Let’s talk about nanomaterials. They are materials that are composed of units that are thousands of times smaller than the thickness of a human hair. You may have heard of them being developed for computers or medical applications. Now scientists are trying to use them to target some planet-sized issues. The big three on the list are global warming, water pollution, and waste management.
According to a report on the environmental website Ensia, researchers are working on reducing atmospheric CO2 levels with what they call nanoCO2 harvesters. These harvesters can suck in the atmospheric carbon dioxide and then deploy it for industrial purposes.July 17th Chinese waste officials announced that in response to increasing quality concerns, by the end of the year a very large part of America’s MSW exports would no longer be accepted. Considering that waste materials account for a third of America's exports and lie at the heart of the country's recycling efforts, the effects of the Chinese initiative are bound to be far-reaching. So what are our options? Join us for a free webinar panel discussion with experts from ISRI, SWANA, CalRecycle and Waste Management at 10:00a.m. PST, 1:00 p.m. EST, September 19 as they talk about the impacts and our options for dealing with them.
Arun Chattopadhyay is a member of the chemistry faculty at the Center for Nanotechnology, Indian Institute of Technology, Guwahati and has been working with nanomaterials to tackle environmental pollutants for more than a decade. He says, “Nanomaterials can convert carbon dioxide into useful products like alcohol. The materials could be simple chemical catalysts or photochemical in nature that work in the presence of sunlight.”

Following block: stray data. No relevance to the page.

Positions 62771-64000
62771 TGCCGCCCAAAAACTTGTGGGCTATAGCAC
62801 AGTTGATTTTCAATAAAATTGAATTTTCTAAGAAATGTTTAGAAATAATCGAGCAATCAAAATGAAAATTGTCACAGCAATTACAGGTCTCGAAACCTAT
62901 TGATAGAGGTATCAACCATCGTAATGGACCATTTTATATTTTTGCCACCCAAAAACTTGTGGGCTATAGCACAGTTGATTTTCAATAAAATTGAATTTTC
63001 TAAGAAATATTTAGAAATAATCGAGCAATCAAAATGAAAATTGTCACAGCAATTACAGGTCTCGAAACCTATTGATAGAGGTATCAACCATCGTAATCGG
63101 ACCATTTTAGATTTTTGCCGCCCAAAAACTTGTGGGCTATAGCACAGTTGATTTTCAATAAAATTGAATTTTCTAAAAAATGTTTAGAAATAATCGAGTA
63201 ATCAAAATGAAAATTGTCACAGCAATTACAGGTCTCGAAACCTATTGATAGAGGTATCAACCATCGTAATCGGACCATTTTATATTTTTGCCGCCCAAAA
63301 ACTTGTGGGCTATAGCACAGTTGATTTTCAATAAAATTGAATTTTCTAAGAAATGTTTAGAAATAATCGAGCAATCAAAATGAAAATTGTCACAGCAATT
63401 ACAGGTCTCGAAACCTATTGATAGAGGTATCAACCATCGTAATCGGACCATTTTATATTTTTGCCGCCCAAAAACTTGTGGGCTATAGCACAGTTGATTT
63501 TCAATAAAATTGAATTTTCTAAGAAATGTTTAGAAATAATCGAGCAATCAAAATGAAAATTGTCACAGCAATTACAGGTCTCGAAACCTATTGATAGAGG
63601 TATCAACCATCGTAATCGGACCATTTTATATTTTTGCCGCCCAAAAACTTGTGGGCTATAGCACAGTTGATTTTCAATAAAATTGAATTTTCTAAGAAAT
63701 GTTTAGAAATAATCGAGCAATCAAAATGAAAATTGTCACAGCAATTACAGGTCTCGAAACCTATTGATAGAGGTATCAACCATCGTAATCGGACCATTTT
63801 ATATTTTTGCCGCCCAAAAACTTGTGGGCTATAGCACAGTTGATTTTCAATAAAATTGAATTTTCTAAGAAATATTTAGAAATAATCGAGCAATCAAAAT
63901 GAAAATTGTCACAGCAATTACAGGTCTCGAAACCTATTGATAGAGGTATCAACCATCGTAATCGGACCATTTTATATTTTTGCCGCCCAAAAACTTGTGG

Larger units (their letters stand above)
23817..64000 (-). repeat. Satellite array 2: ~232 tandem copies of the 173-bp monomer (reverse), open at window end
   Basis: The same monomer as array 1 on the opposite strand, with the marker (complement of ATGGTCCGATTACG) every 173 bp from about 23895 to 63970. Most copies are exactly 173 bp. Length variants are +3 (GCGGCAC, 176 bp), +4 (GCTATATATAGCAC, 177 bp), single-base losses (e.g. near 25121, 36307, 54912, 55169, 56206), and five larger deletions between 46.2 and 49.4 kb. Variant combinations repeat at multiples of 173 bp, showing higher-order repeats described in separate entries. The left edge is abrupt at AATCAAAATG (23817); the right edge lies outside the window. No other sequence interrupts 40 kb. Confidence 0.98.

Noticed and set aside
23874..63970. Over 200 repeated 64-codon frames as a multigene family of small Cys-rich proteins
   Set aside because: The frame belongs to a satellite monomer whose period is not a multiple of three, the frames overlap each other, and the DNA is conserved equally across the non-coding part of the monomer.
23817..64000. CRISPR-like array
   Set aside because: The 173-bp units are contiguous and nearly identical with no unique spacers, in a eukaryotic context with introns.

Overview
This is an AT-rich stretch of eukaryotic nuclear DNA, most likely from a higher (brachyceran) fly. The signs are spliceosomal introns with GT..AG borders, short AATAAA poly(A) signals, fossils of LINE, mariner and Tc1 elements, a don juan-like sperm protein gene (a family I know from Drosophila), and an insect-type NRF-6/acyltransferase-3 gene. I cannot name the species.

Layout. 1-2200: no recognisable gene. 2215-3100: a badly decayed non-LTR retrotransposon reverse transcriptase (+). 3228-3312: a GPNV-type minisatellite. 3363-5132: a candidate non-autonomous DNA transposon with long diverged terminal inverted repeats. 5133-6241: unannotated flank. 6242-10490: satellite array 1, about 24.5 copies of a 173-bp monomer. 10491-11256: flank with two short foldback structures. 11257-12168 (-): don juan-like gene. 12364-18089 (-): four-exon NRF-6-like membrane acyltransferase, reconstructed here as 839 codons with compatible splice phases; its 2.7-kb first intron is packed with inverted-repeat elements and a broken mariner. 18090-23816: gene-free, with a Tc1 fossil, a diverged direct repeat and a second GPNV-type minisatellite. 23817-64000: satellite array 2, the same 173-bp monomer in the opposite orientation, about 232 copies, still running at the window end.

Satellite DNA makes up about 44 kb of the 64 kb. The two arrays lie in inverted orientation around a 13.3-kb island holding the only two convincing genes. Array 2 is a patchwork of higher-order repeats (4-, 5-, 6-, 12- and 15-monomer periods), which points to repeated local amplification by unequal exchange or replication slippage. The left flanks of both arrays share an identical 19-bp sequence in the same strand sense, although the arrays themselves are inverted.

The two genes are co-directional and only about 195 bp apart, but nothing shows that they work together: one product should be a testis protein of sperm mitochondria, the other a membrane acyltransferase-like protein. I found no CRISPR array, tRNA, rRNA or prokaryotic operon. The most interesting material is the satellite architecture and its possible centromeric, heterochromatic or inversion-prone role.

Nanomaterials are similarly being tested to see how effective they are at absorbing water pollutants. Researchers are working using them to remove toxic dyes, arsenic, lead, chromium, and mercury from water. Check out this video that shows how nanotubes can soak up oil in water.
So what can nanomaterials do to help manage solid waste? One major application would be using nanoparticles to accelerate anaerobic digestion. It would make the production of biogas faster and more efficient. Not only that, recent research has shown that you can double the amount of biogas produced by adding non-toxic, metal oxide nanoparticles to the digester.
It all sounds extremely promising and exciting. We just need to see what the long-term effects of nanomaterials in the environment are, if any, on people.